A thorough evaluation including the patient’s history, physical exam, and imaging studies can lead to an accurate diagnosis of a meniscus tear in most cases. Meniscal tears in younger patients are typically caused by a traumatic event that involves twisting or hyperflexion. Older patients may have degenerative changes in the menisci, resulting in tears with less dramatic events or even no history of injury. Symptoms typically include knee pain, swelling, locking, catching, and giving out. In the acute phase patients often limp and cannot squat.

Although several tests focus specifically on meniscal injuries, no single physical exam finding can reliably predict the presence of a tear. A recent meta-analysis found a sensitivity and specificity of 60% to 70% for the McMurray’s and Apley’s tests and joint line tenderness. Nevertheless, taken all together, these specific meniscal tests can give the examiner a fairly reliable method to determine whether a tear is present.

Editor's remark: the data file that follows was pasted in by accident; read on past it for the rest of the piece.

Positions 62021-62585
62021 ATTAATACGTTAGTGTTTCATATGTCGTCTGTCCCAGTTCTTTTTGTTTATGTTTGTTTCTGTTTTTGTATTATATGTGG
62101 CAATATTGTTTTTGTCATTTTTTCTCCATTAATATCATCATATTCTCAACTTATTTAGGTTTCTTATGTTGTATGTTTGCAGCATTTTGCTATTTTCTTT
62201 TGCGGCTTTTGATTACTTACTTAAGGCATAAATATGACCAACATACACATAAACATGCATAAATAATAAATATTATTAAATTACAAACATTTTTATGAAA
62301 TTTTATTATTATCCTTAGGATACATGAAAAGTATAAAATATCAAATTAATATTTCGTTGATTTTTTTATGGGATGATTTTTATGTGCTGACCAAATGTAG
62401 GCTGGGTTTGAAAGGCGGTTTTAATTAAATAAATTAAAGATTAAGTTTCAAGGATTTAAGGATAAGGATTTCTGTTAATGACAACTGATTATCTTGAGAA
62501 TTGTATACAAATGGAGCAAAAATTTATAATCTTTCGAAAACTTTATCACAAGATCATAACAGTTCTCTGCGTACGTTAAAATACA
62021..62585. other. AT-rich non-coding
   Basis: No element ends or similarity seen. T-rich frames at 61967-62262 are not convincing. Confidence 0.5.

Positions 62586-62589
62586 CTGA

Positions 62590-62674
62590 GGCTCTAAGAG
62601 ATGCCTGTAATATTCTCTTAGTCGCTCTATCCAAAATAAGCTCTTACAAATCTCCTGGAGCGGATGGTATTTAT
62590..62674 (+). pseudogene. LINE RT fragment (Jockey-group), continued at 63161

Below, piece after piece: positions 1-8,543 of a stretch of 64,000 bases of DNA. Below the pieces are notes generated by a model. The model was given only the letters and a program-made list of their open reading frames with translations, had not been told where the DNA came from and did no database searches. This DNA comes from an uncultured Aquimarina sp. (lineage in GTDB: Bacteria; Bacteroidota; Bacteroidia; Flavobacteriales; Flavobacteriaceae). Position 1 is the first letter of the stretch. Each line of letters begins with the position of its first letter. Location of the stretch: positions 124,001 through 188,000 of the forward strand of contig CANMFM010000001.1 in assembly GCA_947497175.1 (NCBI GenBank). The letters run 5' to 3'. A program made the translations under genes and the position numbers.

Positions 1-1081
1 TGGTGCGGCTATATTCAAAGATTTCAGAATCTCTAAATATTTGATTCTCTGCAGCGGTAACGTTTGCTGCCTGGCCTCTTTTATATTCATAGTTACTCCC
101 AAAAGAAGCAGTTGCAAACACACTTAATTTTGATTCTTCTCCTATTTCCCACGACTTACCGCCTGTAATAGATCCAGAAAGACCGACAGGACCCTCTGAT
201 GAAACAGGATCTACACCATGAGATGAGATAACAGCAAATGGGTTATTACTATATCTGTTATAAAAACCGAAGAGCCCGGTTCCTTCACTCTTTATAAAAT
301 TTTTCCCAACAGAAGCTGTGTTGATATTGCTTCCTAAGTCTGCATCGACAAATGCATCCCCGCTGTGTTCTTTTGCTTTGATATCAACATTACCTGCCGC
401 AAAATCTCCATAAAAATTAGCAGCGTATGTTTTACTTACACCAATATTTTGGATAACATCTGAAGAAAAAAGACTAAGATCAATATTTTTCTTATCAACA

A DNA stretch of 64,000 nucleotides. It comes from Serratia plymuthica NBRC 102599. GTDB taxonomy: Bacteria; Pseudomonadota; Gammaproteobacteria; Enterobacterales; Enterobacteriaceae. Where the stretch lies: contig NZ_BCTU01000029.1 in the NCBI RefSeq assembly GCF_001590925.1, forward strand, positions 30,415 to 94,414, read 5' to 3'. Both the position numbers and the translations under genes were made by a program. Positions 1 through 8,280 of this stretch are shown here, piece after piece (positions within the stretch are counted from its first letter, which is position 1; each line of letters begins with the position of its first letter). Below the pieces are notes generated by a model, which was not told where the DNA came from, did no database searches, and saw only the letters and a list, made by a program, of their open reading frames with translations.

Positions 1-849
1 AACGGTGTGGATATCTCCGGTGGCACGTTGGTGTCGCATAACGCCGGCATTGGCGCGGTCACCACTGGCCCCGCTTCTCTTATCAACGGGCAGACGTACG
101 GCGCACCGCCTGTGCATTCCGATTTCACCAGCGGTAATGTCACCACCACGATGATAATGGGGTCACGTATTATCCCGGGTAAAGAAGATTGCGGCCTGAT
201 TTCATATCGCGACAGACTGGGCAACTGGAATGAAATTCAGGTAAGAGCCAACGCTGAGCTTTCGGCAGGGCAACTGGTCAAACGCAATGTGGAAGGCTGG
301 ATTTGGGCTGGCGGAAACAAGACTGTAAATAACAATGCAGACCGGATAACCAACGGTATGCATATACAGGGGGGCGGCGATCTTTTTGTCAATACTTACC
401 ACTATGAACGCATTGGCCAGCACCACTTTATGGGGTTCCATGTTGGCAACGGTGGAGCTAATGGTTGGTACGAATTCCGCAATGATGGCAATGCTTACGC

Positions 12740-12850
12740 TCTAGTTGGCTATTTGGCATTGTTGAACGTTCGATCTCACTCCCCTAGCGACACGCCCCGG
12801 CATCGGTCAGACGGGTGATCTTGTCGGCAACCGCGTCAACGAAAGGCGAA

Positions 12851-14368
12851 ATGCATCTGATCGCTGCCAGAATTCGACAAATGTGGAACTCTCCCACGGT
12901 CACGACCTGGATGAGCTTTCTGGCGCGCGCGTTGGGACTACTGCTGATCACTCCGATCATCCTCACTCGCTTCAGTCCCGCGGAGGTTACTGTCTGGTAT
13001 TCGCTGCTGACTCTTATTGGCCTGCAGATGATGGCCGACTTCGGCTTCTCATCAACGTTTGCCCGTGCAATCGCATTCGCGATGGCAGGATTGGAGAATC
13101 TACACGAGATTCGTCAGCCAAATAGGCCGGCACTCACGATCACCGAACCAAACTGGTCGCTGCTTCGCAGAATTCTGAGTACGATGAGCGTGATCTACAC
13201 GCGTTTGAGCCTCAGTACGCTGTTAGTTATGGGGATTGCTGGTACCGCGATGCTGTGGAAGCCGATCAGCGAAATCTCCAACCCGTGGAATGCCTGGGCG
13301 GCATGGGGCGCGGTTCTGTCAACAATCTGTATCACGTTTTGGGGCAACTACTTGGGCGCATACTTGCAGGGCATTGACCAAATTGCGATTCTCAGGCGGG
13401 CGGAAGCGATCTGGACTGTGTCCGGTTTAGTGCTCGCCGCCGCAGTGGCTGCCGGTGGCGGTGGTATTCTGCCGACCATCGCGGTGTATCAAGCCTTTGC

The first finding to observe is knee extension. A locked knee (with a fixed flexion contracture) is typically caused by mechanical block and is commonly seen with a bucket-handle meniscus tear. Specific focal joint line tenderness can be another clue, particularly when an effusion is present. Joint line tenderness is best assessed with the patient relaxed (sitting or supine) and the knee gently flexed close to 90°. There are three provocative maneuvers that we routinely use, although doing them depends on the patients level of guarding. The McMurray test may be too painful with an acute knee injury. In chronic situations, it can reproduce the patient’s symptoms. However, if knee pain and guarding precludes performing a McMurray test, then we do an Apley’s test. The patient sits with the legs dangling over the side of the exam table, and the knee is twisted internally and externally by rotating
the foot and ankle. A positive test refers pain to the joint line. Finally, in more chronic cases, the Thessaly test is extremely helpful. This test requires a single leg stance with the leg slightly bent. The patient is then asked to twist back and forth through the knee. This frequently reproduces the knee symptoms. We typically ask the patient to perform this maneuver on the good leg first, to make sure they can do it and that it is painless.